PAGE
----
Holiday lighting extravaganzas have become a major draw during the Christmas season, the popular one held annually at the Bronx Zoo being a case in point. One that brings an unusual touch to the tradition is the "Festival of Lighthouses" that is on display at the Maritime Aquarium at Norwalk, Connecticut.
The sixth annual exhibit of 22 handmade working lighthouses, each from three to five feet tall, guides holiday visitors through the Maritime Aquarium's galleries through January 21. The creative lighthouses, made out of everything from shingles and clay to papier-mch and even holiday greeting cards, have been built by volunteers ranging from high school students to professional toy designers. "It's been a long tradition in New England to decorate lighthouses for the holidays, says Marcia Bittner, marketing director of the Maritime Aquarium, "but we're decorating our facility with lighthouses, and visitors love to see them and choose the best."
All manner of media are used in the construction. Deborah Raugh of Wesport, for example, used objects found in nature for her "Bird's Nest Light." Brett Almsted of Norwalk crafted a lighthouse that looks like a child's pop-up picture book, while Wendy Loring of Cross River, New York, decorated hers with gift cards. Traditional lighthouses are represented as well, such as the depiction of the Assateague Island, Virginia, Lighthouse by Steven Wright of Yorktown Heights, New York. Visitors get to vote for their favorite and the winner will receive $1,000 at an awards ceremony January 24. At last year's display, some 8,000 votes were cast.
Of course the Maritime Aquarium is a treasure that is worth visiting in any season, both for the permanent exhibits, like the Shark Tank, the delightful River Otter Habitat, the SpoingeBob SquarePants 4-D Ride, and a perennial favorite, the Harbor Seal Pool. The Maritime Aquarium's newest exhibit, "Frogs!" is also sure to delight young and old alike. Described as a 'ribbiting" and "un-frog-ettable" experience, the exhibit brings visitors nose-to-nose with a wide range of local and exotic amphibians. Visitors can also meet some real undersea animals (like sponges, crabs, and sea stars) that inspired the SpongeBob cartoon characters at the Adventure Under the Sea Exhibit, and learn about their amazing adaptations. Some of them, like the yellow boring sponge, live right here in Long Island Sound. You'll also see color-changing cuttlefish, crabs that can survive out of the water, and giant King Crabs.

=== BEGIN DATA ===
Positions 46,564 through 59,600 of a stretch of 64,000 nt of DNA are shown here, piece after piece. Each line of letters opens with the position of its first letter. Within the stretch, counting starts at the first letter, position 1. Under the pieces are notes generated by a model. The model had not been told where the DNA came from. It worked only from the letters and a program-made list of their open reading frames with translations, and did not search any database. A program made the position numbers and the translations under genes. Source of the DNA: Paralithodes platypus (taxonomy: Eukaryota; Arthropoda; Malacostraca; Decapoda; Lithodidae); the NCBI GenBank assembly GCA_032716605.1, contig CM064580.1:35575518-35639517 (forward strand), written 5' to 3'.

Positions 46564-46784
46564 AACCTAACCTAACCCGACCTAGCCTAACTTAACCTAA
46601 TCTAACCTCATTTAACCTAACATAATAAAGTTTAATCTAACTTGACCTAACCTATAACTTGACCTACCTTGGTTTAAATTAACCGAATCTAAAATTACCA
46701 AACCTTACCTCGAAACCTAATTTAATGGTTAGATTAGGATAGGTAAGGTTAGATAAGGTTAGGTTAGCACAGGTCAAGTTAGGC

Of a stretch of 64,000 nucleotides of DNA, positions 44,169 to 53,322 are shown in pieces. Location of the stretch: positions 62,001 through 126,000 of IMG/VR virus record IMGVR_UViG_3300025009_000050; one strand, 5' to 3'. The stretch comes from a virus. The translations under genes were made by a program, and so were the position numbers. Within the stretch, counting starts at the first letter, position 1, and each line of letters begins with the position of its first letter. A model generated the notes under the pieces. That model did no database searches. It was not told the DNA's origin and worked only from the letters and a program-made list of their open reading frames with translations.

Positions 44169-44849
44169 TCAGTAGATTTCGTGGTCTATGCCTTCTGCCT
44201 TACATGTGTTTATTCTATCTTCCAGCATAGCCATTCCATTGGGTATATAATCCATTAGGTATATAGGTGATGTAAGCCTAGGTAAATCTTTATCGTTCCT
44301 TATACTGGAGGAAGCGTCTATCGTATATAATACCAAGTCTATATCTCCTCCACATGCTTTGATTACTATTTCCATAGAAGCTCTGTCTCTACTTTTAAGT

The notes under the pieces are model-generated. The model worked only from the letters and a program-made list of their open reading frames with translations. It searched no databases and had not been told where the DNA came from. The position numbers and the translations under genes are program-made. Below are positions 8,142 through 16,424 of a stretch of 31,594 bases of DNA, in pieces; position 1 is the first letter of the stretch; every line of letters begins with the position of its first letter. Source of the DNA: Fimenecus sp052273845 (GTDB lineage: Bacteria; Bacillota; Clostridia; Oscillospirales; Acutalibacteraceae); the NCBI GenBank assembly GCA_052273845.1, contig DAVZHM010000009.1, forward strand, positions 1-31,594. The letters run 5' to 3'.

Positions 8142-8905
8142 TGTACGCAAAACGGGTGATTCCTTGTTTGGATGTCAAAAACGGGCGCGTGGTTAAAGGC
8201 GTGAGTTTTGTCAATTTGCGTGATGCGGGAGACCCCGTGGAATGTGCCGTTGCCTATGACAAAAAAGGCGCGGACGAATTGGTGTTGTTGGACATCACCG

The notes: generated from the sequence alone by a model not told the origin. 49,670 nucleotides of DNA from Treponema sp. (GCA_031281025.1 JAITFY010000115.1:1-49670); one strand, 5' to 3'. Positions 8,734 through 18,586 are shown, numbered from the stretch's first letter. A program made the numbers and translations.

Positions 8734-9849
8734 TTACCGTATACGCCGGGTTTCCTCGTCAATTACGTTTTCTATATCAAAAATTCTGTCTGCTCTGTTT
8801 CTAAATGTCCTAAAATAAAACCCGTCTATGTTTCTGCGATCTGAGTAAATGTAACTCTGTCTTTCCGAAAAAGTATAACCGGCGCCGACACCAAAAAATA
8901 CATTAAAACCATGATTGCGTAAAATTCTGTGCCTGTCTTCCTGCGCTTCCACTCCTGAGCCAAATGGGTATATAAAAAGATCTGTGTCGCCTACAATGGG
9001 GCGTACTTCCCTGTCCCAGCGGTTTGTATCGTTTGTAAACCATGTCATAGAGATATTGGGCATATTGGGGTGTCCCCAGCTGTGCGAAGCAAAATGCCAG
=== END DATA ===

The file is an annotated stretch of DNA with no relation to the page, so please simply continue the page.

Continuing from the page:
Special programs for the holidays include a 4-D ride film, "Santa's Late Adventure," and a limited holiday engagement of "The Polar Express" with Tom Hanks at the Maritime Aquarium's six-story IMAX Theatre.
A value pass that includes Aquarium admission, IMAX admission and a 4-D ride is $21.50 for adults, $17.50 for children 2 - 12, and $20 for seniors. Admission to the Aquarium only is $11, $9, and $10, respectively. Norwalk is a little over an hour's drive from Nassau County via the Throgs Neck Bridge and New England Thruway. For directions and additional information, call (203) 852-0700 or go to their website, www.maritimeaquarium.org.